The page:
Saturday, March 26, 2011
I'm expecting to create some opportunity for adventure with this project, and since snapper is available right off the shores here, I considered going out and catching it myself.
But then I saw all the citrus that was in this dish, and decided I would make this post about the acquisition of it. Which, for the most part, didn't involve putting on shoes.
Here is a picture of a grapefruit tree.
There are grapefruit in this dish. There is a grapefruit tree in my backyard, about 30 feet from my kitchen. They are pink grapefruit. We don't so much eat grapefruit, unfortunately. Unfortunate because this tree produces probably a couple hundred pounds of it a year. So whenever I see a recipe for something that might include grapefruit, I at least consider making it. So getting the grapefruit required for this dish was easy.
Here is a picture of a lemon tree.
I have been trying to grow Meyer lemon trees since we moved to Clearwater 11 years ago. I always have one or two going. Usually they die without ever giving any fruit. In 11 years, I have gotten two usable fruits from a collective four or five trees.
This tree is doing well, and is growing. So I'm hopeful. But it doesn't have any fruit on it. It was in bloom a couple weeks ago, and the backyard smelled great while it was. But now the blooms are all spent, and I don't see where any fruit has set. Grrrrr. So I got the lemons for this dish at the farmers market.
Here is a photo of an orange tree.
Note the fence between me and it. That's because it is in my neighbor's backyard. So to get the oranges for this dish, I waited for the dark of night, scaled the fence, picked the oranges and ran back to my house.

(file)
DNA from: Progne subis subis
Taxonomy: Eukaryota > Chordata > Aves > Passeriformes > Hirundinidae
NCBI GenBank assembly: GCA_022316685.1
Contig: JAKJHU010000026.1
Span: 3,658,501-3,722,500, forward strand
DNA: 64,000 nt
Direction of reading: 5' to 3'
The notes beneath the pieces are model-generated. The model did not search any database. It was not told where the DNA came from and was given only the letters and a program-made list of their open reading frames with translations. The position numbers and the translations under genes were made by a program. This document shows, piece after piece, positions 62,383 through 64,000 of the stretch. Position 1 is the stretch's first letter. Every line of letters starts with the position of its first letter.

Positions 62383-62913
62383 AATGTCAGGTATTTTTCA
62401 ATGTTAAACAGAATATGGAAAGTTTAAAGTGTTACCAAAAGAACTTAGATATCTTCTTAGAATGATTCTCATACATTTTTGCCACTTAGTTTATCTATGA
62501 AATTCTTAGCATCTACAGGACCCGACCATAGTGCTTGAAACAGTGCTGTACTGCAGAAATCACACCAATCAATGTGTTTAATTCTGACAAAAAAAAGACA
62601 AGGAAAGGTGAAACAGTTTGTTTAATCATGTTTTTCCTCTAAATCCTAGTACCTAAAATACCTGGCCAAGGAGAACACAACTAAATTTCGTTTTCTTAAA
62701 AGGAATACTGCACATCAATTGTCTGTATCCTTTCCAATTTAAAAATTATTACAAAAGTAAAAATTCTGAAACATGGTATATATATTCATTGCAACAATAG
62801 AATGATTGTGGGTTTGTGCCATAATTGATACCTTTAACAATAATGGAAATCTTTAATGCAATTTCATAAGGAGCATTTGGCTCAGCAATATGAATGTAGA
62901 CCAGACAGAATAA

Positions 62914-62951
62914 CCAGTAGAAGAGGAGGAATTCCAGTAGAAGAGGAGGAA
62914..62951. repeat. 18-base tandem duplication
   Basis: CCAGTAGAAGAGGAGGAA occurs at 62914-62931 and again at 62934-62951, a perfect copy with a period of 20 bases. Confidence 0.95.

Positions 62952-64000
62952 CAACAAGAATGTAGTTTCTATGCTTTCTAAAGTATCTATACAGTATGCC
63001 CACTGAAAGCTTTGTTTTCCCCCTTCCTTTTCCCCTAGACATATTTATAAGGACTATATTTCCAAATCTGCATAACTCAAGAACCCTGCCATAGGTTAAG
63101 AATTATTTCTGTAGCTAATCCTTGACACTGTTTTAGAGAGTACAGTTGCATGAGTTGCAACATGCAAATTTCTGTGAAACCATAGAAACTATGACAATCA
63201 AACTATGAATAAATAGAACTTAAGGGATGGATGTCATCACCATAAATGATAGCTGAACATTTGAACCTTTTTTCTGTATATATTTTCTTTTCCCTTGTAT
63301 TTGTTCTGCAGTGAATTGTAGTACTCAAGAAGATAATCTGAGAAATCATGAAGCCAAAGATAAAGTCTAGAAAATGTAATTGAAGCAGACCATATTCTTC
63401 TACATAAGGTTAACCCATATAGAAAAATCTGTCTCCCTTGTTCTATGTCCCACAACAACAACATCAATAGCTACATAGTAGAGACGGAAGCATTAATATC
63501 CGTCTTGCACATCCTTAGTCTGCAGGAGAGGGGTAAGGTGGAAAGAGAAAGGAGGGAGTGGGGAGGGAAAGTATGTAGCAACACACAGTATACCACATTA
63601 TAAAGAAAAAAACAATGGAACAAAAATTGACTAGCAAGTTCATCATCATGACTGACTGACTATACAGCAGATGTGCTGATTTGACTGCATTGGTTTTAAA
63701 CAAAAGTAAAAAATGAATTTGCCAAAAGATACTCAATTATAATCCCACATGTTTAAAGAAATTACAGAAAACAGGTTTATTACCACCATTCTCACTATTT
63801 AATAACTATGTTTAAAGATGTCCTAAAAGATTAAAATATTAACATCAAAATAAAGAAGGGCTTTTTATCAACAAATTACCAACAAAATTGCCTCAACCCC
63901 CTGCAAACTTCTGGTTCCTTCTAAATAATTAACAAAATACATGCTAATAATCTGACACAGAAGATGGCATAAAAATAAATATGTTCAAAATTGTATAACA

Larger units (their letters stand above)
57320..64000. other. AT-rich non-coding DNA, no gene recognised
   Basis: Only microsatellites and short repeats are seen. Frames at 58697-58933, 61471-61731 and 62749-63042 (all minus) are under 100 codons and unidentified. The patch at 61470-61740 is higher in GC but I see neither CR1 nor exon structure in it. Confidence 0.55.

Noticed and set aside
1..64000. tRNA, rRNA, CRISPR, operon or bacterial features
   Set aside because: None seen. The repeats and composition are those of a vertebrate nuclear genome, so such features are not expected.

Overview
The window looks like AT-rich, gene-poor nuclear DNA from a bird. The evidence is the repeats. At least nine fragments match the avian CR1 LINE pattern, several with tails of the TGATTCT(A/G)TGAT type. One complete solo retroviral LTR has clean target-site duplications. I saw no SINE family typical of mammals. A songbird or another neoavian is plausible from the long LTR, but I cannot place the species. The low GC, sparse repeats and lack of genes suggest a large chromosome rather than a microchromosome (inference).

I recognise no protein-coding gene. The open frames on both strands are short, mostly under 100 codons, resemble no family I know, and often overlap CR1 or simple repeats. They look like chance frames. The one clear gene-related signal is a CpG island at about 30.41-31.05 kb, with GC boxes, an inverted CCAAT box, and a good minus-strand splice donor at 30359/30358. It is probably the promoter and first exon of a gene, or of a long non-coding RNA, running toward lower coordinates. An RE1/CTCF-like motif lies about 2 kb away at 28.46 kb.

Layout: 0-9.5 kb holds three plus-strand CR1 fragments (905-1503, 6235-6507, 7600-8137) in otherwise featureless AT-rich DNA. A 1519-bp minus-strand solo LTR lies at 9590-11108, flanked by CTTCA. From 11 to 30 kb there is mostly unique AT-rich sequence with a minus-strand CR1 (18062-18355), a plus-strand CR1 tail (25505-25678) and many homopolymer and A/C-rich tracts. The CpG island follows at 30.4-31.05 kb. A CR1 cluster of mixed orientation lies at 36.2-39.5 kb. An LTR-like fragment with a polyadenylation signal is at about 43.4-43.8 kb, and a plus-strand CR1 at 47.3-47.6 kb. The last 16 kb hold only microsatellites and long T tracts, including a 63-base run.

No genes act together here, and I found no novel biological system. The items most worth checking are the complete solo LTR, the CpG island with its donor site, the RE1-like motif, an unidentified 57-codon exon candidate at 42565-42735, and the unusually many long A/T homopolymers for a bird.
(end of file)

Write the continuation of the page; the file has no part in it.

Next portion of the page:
Not really. Actually, I picked a half-dozen grapefruit, walked next door, knocked and offered to trade the grapefruit for a couple oranges. They don't eat grapefruit either, but told me to go ahead back and take whatever I needed. It was such an easy transaction that I wished my neighbor had a bearing lemon tree.
Enough with the citrus. Here is a photo of a red snapper.
This red snapper was in the counter at IC Sharks, which has become my go-to fish place. I tried to go to a couple of the well-known, established places around here, and each time was stunned by the smell when I walked in. They smell like fish. A good fish store shouldn't. When I walked into IC Sharks, it smelled like there was fish smoking in the back. That is a completely acceptable smell.
So this isn't the fish I bought, because they already had filets cut in the case. I told the woman behind the counter that I needed a really, really fresh piece of fish because I was going to be serving it raw. She looked at me like I had just said that her kid was ugly. And, like, her favorite kid. "It was on the boat a couple of hours ago," she said. I took a whiff. It smelled like nothing. Exactly as it should. She took the skin off the filet for me, and I went home. Maybe next time I'll go fishing.
The rest of the produce came from the farmers market.
Putting this dish together was embarrassingly easy. A red pepper jus was just a matter of blending some peppers and straining. A jalapeno salsa requires a couple of seconds in the food processor. The citrus has to be segmented and juiced. The fish was diced in two minutes. The asparagus was on the grill for a few minutes to get a char.
Loved this dish. The key is the fish (as much as I tried to make it about the citrus). I got a great piece of fish, and it was totally worth it. It was like Italian sashimi.
Up next: san daniele, or dinner party, part I